You can access the live JUDS thesaurus, or find out more about what the thesaurus is, how we use it, and how you can collaborate on it within the various sections below.

Access JUDS Thesaurus

Comparing data from different sources can involve aligning a range of different standards. These can include data standards for platforms, operating systems, file formats, schema and values. We are focusing on values. For example, if we want to compare the functional or geographic dimension of data from two separate sources do the sectors or areas being described have the same definitions and are they similarly coded?

To facilitate this work, we are using a standard called the Simple Knowledge Organisation System (SKOS). SKOS not only provides a universal ‘language’ for defining relationships between concepts (terms) in a single taxonomy (vocabulary, thesaurus or classification scheme) but also a means of systematically comparing concepts in different taxonomies.

To manage this work, we use an online thesaurus server. This provides a simple interface for users to build or store taxonomies and use ‘drag and drop’ functionality to manage relationships between concepts. It also makes all the data publicly available in the standard linked data format (RDF) that allows machines to read and navigate through the thesauri.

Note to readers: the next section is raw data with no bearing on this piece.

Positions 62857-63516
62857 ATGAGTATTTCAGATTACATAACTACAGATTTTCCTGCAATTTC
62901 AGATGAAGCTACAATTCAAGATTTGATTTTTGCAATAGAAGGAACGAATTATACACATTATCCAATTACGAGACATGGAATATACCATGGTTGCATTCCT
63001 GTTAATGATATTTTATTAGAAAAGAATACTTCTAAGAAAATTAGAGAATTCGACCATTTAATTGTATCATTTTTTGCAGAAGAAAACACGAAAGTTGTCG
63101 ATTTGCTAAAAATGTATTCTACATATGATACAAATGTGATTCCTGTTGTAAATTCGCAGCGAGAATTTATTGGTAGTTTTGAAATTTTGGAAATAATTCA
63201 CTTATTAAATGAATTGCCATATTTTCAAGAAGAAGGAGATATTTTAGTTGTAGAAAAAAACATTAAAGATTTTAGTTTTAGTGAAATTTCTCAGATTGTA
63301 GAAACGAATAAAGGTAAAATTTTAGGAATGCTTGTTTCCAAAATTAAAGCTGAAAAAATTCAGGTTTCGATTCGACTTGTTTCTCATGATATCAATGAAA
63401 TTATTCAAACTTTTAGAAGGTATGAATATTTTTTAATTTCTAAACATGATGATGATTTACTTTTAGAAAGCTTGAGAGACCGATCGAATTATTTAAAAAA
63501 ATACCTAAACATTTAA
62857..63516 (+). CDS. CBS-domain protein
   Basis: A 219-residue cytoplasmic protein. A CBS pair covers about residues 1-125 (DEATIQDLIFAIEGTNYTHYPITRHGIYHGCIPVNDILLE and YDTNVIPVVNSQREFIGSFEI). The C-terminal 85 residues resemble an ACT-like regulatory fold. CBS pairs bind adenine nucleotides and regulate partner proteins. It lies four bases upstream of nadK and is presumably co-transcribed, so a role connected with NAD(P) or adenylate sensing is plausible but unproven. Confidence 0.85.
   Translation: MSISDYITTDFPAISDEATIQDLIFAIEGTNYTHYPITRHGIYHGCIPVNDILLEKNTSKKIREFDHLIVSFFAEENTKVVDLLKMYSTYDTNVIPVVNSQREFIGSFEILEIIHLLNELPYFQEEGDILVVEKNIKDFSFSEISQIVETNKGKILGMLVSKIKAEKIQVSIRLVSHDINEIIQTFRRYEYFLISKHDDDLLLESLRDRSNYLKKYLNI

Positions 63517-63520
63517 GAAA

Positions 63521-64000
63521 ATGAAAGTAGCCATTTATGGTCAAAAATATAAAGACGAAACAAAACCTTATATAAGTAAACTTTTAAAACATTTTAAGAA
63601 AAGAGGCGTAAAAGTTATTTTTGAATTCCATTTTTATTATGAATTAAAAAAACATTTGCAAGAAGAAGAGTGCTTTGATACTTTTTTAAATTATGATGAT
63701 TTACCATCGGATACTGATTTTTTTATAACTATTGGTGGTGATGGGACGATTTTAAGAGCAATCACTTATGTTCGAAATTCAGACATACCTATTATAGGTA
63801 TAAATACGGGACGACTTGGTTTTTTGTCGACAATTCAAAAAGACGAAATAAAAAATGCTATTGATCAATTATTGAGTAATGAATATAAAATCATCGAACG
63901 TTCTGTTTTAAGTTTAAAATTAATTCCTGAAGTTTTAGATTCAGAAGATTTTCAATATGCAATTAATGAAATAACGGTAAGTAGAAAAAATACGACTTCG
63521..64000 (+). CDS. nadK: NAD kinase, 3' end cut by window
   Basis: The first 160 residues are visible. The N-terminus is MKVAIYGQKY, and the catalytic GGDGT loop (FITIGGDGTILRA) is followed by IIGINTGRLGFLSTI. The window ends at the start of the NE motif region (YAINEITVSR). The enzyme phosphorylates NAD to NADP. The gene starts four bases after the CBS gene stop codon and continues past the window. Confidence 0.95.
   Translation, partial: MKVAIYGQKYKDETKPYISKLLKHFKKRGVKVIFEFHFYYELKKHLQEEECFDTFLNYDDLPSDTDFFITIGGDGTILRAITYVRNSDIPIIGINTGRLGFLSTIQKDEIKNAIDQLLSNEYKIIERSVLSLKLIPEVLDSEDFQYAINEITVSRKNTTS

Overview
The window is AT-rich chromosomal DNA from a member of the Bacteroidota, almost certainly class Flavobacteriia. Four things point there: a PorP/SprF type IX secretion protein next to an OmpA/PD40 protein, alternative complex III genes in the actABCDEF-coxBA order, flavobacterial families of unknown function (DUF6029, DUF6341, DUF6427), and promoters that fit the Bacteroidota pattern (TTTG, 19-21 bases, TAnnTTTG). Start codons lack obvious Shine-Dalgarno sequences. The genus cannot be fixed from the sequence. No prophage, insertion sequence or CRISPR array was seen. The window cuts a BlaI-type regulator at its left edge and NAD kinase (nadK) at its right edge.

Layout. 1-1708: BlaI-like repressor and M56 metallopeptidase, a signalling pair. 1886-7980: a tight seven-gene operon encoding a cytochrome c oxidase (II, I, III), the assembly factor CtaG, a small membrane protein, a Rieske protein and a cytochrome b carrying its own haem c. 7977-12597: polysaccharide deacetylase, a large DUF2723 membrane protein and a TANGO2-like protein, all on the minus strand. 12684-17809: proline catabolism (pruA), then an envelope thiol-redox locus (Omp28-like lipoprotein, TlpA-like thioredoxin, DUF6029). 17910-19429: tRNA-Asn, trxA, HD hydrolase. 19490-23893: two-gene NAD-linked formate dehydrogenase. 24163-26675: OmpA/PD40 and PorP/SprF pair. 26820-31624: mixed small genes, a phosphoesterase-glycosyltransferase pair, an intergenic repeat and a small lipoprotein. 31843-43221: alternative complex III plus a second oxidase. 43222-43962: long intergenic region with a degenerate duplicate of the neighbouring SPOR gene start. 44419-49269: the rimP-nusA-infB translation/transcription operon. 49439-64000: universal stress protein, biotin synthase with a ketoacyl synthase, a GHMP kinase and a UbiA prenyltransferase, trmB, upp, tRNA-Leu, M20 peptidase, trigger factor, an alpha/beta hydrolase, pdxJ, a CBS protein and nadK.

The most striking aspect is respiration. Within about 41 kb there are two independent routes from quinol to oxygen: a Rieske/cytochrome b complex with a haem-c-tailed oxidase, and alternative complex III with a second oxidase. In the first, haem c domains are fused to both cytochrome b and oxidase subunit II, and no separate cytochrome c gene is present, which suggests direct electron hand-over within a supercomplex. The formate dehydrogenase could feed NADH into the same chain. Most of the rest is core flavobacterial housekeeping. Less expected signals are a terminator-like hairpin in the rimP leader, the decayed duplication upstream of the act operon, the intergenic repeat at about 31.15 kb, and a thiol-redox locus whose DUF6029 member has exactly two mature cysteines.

Each discussion paper we are producing focuses on an area where there are multiple standards for an identical or similar purpose. While the standards are partially compatible with one another they also contain significant differences. We use the thesaurus server to cross-map these standards and then use its linked data output to build visualisations to highlight the problems.

The thesaurus server will also provide a machine-driven translation service that allows an application that stores data using one standard to automatically retrieve the equivalent in another standard. This will include a ‘best match’ mapping that will provide pragmatic responses in instances where no formal SKOS mapping is possible.

We are actively seeking to collaborate with experts interested in (or responsible for) the standards covered by our discussion papers. Collaborators will have access to the JUDS thesaurus server and will be able to engage in controlled discussions on cross-mapping issues. Separate project workspaces are also available on the thesaurus server for use by other open data standards that could benefit from the platform and its technology. If you are interested in working with us please contact us.